Elon Musk Asked If He Should Step Down As Twitter CEO & Here's Why 17M Votes Don't Matter
"Be careful what you wish," he tweeted.
More than 17.5 million Twitter users have told Elon Musk exactly what they think of his time as boss of the site, and the results are pretty clear: they want him gone.
Musk, who took over the social media company less than two months ago, offered to "step down as head of Twitter" in a poll posted on Sunday night if users decided that was the way he should go.
"I will abide by the results of this poll," he wrote.
The poll lasted 12 hours and ended with 57.5% of respondents, just over 10 million users, saying that Musk needs to go.
\u201cShould I step down as head of Twitter? I will abide by the results of this poll.\u201d— Elon Musk (@Elon Musk) 1671405633
It's only the latest bit of drama to surround Musk and his new toy, which he bought for roughly $44 billion in late October.
Musk has basically cut half of Twitter's staff, rolled out a chaotic subscription fee, allowed many banned far-right users to return to the platform, banned critical journalists and comedians, made up policy on the fly and silenced a guy who tracked his jet using publicly available data, all while declaring himself a champion of "free speech."
Most recently, he banned users from linking out to their other social media accounts, prompting a new wave of angry tweets about the Elon era.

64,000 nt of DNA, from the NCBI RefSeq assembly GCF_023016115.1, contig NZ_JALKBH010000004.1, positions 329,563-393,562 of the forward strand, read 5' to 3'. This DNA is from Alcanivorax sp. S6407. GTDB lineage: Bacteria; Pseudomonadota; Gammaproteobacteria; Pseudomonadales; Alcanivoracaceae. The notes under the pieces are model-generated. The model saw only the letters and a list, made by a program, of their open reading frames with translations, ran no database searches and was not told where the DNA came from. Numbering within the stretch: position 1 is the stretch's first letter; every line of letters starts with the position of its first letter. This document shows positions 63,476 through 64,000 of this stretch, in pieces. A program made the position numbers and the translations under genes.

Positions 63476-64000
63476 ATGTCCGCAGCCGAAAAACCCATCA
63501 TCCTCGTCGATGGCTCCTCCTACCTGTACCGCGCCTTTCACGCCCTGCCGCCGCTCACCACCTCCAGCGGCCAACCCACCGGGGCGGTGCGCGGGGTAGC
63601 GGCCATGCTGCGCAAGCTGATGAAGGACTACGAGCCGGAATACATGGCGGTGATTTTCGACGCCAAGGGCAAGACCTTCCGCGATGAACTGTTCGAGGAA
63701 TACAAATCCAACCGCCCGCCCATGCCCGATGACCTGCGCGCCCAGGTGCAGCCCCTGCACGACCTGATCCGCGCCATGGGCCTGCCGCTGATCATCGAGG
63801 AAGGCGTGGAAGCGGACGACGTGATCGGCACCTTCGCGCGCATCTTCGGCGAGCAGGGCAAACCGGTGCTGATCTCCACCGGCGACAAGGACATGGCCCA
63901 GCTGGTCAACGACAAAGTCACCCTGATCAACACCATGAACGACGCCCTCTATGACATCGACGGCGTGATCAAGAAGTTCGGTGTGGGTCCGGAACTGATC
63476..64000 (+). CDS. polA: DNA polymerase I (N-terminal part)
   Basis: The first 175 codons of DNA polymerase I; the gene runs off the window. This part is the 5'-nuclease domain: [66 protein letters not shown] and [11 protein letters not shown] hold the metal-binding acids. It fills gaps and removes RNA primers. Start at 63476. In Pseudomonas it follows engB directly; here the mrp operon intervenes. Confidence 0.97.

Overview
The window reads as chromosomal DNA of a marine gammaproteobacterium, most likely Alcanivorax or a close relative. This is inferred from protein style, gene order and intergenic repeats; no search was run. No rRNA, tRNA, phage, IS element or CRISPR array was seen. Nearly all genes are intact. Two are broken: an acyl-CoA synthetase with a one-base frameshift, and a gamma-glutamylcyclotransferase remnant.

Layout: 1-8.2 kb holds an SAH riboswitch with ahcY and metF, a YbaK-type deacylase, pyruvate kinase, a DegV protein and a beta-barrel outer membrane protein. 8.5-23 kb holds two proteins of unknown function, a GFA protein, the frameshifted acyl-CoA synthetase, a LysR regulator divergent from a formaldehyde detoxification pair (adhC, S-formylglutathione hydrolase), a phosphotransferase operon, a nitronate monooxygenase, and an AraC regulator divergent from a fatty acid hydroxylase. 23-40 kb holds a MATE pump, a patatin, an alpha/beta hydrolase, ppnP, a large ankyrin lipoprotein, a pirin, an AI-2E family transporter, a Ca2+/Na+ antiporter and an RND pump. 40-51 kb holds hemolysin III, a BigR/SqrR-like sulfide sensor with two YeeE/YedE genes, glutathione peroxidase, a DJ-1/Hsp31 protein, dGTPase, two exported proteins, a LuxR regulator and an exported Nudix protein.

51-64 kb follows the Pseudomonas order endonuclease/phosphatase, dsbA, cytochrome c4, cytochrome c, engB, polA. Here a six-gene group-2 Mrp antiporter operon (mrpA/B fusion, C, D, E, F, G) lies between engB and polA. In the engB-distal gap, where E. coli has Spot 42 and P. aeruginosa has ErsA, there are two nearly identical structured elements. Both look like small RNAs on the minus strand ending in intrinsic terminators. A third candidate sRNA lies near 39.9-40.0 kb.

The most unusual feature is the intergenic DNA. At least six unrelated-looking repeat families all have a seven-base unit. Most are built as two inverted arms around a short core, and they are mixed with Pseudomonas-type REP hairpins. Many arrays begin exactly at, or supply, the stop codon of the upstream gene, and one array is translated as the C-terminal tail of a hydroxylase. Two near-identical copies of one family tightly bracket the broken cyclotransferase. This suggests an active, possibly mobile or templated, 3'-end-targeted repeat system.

However, his promise to step down if the people want it is likely a red herring, as some were quick to point out.
\u201c@elonmusk The idea that someone makes decisions on a company he bought for $44b by running a twitter poll is astonishing\u201d— Elon Musk (@Elon Musk) 1671405633
Musk told a judge last month that it's always been his plan to step aside as CEO of Twitter.
"I expect to reduce my time at Twitter and find somebody else to run Twitter over time," the billionaire said in a Delaware courtroom in mid-November, per the Associated Press.
In other words, Musk was always going to find someone else to run the platform. It's unclear if this latest poll is a hint that he's found that someone, or if it's just a setup for eventually hiring a replacement.
Musk did say in a reply that "no one wants the job who can actually keep Twitter alive," and that "there is no successor" to take his place.
Whatever the reason, Musk clearly needs someone to turn things around for him. His net worth has fallen by more than $100 billion this year, and he's reportedly asking around to get people to buy back into Twitter at the original share price he bought it for. Meanwhile, he's been selling off large chunks of his Tesla stock, even as that company's value has plummeted.
All of that has amounted to Musk losing his title as the richest man in the world this year.
Musk tweeted a few messages that could easily apply to his chaotic Twitter tenure on Sunday night. He tweeted these in between another of his gotcha-style "Twitter files" threads, so it's unclear if he was showing self-awareness or referring to something else.
"Those who want power are the ones who least deserve it," he wrote.
He also seemed to respond to those who wanted him out: "As the saying goes, be careful what you wish, as you might get it."
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